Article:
Cherokee Phoenix

Note: This edition of the Phoenix is printed in four columns only

Published December, 11, 1830

Page 1 Column 1b--Page 2 Column 1a

Note: This edition of the Phoenix is printed in four columns only.


From the New York Observer.

GREEN BAY, Sept. 9, 1830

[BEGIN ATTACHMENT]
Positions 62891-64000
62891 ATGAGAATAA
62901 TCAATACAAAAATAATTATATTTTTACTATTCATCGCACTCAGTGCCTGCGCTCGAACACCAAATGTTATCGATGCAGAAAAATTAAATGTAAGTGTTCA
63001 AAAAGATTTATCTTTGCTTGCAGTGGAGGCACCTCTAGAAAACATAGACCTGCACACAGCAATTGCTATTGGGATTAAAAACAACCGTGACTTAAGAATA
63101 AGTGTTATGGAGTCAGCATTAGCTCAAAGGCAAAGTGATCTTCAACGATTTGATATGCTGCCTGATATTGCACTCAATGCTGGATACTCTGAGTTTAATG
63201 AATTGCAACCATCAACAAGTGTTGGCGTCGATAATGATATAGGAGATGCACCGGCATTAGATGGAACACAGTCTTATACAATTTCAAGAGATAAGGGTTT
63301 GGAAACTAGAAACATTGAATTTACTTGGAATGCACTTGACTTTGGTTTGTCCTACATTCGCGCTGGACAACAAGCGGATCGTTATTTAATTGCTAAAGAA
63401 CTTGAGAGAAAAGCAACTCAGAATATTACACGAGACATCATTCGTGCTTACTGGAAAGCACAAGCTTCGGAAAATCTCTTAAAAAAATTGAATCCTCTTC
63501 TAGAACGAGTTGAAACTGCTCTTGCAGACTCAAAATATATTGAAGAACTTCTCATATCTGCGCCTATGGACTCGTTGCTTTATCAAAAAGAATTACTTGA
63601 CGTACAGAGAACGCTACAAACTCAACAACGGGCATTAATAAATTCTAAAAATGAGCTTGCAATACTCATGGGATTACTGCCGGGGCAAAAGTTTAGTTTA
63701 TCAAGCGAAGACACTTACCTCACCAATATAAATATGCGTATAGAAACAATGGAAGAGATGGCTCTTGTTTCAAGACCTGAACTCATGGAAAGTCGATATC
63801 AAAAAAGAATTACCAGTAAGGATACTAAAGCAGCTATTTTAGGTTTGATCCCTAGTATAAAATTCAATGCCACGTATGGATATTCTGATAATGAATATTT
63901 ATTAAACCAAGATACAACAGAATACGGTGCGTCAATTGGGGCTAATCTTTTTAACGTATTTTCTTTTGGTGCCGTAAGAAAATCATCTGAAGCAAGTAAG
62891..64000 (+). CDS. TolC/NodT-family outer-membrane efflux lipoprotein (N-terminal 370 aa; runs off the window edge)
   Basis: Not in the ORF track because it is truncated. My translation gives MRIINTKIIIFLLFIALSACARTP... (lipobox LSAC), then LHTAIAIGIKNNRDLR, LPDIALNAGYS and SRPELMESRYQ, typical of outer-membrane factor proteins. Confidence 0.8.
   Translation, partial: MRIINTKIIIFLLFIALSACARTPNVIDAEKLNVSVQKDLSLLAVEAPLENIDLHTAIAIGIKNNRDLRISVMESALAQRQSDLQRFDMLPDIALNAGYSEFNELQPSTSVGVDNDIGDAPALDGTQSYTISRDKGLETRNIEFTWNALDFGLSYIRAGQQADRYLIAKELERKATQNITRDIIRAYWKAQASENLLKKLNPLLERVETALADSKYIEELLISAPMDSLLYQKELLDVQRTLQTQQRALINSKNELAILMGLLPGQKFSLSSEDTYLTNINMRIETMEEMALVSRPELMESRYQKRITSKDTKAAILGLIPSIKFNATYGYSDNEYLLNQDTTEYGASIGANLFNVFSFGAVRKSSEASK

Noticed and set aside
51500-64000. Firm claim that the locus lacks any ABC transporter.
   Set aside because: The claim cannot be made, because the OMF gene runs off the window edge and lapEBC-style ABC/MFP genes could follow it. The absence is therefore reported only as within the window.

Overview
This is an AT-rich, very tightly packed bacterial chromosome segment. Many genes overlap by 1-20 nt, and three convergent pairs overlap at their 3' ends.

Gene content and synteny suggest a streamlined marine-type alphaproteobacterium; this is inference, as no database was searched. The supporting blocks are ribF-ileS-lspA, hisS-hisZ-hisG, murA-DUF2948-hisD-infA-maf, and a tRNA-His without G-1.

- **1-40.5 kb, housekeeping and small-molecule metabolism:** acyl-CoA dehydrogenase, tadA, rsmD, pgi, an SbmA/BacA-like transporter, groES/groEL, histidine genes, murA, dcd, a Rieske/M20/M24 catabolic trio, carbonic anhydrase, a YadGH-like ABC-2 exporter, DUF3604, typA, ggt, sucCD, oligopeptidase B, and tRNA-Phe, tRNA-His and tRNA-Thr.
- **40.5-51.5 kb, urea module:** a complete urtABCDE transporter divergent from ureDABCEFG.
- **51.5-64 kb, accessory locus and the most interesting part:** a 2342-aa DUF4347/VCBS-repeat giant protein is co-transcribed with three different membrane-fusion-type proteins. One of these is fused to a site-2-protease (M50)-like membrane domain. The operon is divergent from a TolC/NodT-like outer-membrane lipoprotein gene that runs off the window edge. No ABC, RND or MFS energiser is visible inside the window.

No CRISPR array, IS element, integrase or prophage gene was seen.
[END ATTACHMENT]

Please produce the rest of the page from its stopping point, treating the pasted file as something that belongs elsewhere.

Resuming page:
Messrs. Editors- The Menomenies and Winnebagoes are powerful and rival nations, and extremely jealous of each other. The recent convention necessarily brought their chiefs and warriors and common people into near and intimate contact. They very prudently and naturally, however, made the river a division between them, in setting up their lodges or encampments. On the west side of the river, on the plain in rear of Fort Howard during the three days previous to the opening of the council, was seen rapidly rising, first a sparse, and soon a thick and smoking town of the Menomenies. It required but a little stretch and play of the imagination to conceive it a large city, on their scale of reckoning. And once or twice on a morning, in looking through the breaking up of a fog from the river, the first glimpses of the white tops of the lodges, and the curling of the smoke through the interstices of the cloud, have for a moment practised a complete illusion, and there seemed a large and beauteous town opening to the eye. On the east side was the encampment of the Winnebagoes. but every day, by the constant passing and repassing of such a scene, by the intermingling of the crowd at the council booth, the Menomenies and Winnebagoes were brought side by side, and without interruption crossed each other's tracks. The mutual hatred and jealousies of the English and French are proverbial. And it is well known they are not remarkably civil and courteous towards each other, they are scrupulous of their own prerogative, and not indisposed to construe the slightest inadvertence into an insult. So are the Menomenies and Winnebagoes. This state of feeling was pretty clearly demonstrated in the getting up of a war dance which was first done by the Winnebagoes for the amusement of the white people and others assembled on this occasion. The sport went off so well, and so much to the credit of the actors, that the Menomenies resolved they would not be behind nor outdone in a feat of this kind. Accordingly on the next day after the first exhibition, great preparations were making on both sides for a rival war dance. And the motives of emulation were so powerful, the excitement of national pride so great, there could be no doubt that an acting off of this terrific scene was about to be displayed in the highest style and under the most striking and impressive representations.